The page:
Dealing with long Covid and the return to work

Published on: 02/06/2021


Employers are continuing with their preparations to welcome employees (at least partially) back to the workplace.

While much of the focus during these preparations will be on preventing infections, employers should also consider how they will support employees who have already had Covid-19 and are now suffering from the long-term side effects, known as “long Covid”.

The ONS have estimated that at the beginning of March 2021, around 1.1 million people were experiencing symptoms associated with long Covid, with around a third of this number either having had or suspected they had Covid-19 at least 12 weeks earlier.

Long Covid is a new illness, and very little is known about how long it will last or what symptoms a person will experience. The complexity of this illness can pose a challenge for employers, as the types of support an employee may need as a result will vary greatly.

It is crucial that employers do not take a blanket approach to long Covid and instead take a more case-by-case basis. Communication with the employee is essential to establish what symptoms they are experiencing, and what the best course of action to assist them will be. Such discussions could be with their line manager, a HR professional or an external occupational health practitioner.

Following these discussions, employers should then consider what reasonable adjustments may be needed to help the employee in their return to the workplace. Usually, reasonable adjustments are put in place for employees who have a disability, but ACAS have issued new advised discouraging employers from trying to work out whether an employee with long Covid is disabled.

Instead, ACAS advise focusing on what steps could be taken to help the employee. Types of reasonable adjustments may include more closely managing the employee’s workload, the provision of further technical support, or allowing the employee to work from home more often as part of a hybrid working pattern. Any measures should be kept under regular review, to ensure they are still appropriate and can be either amended or removed depending on the employee’s needs.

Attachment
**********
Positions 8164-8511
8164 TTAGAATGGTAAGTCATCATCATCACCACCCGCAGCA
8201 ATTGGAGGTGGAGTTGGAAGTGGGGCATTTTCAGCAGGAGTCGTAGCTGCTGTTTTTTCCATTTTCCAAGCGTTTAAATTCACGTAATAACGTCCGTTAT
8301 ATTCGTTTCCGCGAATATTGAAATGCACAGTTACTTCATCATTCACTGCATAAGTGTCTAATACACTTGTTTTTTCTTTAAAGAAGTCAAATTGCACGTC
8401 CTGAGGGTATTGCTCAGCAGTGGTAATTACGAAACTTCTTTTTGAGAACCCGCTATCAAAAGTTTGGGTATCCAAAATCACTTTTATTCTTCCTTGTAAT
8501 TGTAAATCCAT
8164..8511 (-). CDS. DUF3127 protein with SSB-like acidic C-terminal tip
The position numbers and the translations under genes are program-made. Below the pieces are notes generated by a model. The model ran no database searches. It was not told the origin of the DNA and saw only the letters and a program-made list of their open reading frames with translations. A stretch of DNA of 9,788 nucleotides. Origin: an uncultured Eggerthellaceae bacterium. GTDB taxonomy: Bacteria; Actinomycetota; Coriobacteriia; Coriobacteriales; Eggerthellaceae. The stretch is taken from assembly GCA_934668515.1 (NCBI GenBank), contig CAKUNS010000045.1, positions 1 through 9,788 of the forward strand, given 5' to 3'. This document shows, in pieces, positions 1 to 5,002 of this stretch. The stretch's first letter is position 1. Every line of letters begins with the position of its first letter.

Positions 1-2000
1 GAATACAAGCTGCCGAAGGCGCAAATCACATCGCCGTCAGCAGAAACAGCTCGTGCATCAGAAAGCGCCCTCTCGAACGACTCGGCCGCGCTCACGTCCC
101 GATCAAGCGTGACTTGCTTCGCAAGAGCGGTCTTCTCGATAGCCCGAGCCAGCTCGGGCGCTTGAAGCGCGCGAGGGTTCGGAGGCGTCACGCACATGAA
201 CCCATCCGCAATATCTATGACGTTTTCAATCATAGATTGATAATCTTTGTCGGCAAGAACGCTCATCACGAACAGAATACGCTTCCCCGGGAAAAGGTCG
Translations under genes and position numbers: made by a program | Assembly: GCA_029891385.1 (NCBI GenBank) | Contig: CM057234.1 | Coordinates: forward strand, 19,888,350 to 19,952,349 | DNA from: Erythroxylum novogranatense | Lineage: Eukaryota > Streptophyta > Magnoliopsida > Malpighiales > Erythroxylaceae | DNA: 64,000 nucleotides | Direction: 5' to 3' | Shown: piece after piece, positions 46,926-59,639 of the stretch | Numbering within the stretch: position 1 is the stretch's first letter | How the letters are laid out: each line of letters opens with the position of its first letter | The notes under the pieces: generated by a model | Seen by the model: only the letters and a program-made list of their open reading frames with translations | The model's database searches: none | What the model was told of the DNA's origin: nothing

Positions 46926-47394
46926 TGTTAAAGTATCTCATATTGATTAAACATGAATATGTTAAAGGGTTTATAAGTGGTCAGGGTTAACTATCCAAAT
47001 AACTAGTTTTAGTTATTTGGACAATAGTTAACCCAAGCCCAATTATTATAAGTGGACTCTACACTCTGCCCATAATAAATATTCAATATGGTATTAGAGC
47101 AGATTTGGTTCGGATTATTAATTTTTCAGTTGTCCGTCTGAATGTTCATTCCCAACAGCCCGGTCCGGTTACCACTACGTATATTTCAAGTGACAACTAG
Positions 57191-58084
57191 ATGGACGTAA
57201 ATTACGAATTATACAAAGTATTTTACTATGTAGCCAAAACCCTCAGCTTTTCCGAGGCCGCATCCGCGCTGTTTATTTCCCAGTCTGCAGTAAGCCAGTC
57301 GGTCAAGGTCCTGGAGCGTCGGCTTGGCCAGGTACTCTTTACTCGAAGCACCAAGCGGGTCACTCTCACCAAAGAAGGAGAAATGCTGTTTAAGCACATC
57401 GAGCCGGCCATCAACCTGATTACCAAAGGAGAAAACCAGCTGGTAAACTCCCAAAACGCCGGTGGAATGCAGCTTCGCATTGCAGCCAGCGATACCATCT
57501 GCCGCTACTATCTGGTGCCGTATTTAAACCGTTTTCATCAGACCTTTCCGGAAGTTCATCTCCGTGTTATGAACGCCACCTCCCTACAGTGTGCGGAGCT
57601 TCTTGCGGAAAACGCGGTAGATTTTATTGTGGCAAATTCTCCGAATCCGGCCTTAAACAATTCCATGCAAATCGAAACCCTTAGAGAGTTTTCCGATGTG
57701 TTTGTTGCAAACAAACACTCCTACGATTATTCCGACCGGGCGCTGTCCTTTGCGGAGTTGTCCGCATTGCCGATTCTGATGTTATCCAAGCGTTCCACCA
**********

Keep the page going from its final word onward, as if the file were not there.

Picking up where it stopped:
Whichever adjustments are put in place, employers should ensure that they take a sensitive approach to discussions with the employee and work with them on adjustments. Employers should also be aware that certain groups of employees are more susceptible to long Covid than others; women, older individuals and people from ethnic minority backgrounds appear to be more likely to develop long Covid. As such, taking a sensitive and collaborative approach to dealing with long Covid may ensure employers avoid potential indirect discrimination claims.

Should you need any advice on how to assist an employee with long Covid, please contact our employment law team at Clarkslegal.


This information is for guidance purposes only and should not be regarded as a substitute for taking professional and legal advice. Please refer to the full General Notices on our website.